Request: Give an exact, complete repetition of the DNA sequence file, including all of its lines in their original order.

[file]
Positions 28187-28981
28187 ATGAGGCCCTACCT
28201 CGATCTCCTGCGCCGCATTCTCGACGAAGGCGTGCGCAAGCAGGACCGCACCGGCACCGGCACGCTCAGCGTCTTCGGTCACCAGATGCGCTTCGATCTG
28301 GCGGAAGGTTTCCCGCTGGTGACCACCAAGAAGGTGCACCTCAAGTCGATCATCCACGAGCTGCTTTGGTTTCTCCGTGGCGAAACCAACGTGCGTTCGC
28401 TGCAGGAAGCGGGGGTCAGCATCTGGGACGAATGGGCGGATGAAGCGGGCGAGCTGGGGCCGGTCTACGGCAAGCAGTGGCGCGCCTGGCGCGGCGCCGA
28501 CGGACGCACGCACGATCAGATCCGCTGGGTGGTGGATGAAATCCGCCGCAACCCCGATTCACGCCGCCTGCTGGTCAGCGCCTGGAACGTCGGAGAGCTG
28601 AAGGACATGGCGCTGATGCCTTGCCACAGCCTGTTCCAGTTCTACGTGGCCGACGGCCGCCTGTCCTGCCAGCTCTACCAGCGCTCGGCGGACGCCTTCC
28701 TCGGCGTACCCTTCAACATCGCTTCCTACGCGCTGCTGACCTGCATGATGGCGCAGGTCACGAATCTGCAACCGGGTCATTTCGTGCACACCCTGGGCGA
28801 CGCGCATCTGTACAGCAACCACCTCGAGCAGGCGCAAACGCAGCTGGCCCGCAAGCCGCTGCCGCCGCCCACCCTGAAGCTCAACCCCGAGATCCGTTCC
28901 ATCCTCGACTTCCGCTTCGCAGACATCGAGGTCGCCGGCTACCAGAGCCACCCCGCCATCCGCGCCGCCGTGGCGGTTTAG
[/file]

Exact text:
Positions 28187-28981
28187 ATGAGGCCCTACCT
28201 CGATCTCCTGCGCCGCATTCTCGACGAAGGCGTGCGCAAGCAGGACCGCACCGGCACCGGCACGCTCAGCGTCTTCGGTCACCAGATGCGCTTCGATCTG
28301 GCGGAAGGTTTCCCGCTGGTGACCACCAAGAAGGTGCACCTCAAGTCGATCATCCACGAGCTGCTTTGGTTTCTCCGTGGCGAAACCAACGTGCGTTCGC
28401 TGCAGGAAGCGGGGGTCAGCATCTGGGACGAATGGGCGGATGAAGCGGGCGAGCTGGGGCCGGTCTACGGCAAGCAGTGGCGCGCCTGGCGCGGCGCCGA
28501 CGGACGCACGCACGATCAGATCCGCTGGGTGGTGGATGAAATCCGCCGCAACCCCGATTCACGCCGCCTGCTGGTCAGCGCCTGGAACGTCGGAGAGCTG
28601 AAGGACATGGCGCTGATGCCTTGCCACAGCCTGTTCCAGTTCTACGTGGCCGACGGCCGCCTGTCCTGCCAGCTCTACCAGCGCTCGGCGGACGCCTTCC
28701 TCGGCGTACCCTTCAACATCGCTTCCTACGCGCTGCTGACCTGCATGATGGCGCAGGTCACGAATCTGCAACCGGGTCATTTCGTGCACACCCTGGGCGA
28801 CGCGCATCTGTACAGCAACCACCTCGAGCAGGCGCAAACGCAGCTGGCCCGCAAGCCGCTGCCGCCGCCCACCCTGAAGCTCAACCCCGAGATCCGTTCC
28901 ATCCTCGACTTCCGCTTCGCAGACATCGAGGTCGCCGGCTACCAGAGCCACCCCGCCATCCGCGCCGCCGTGGCGGTTTAG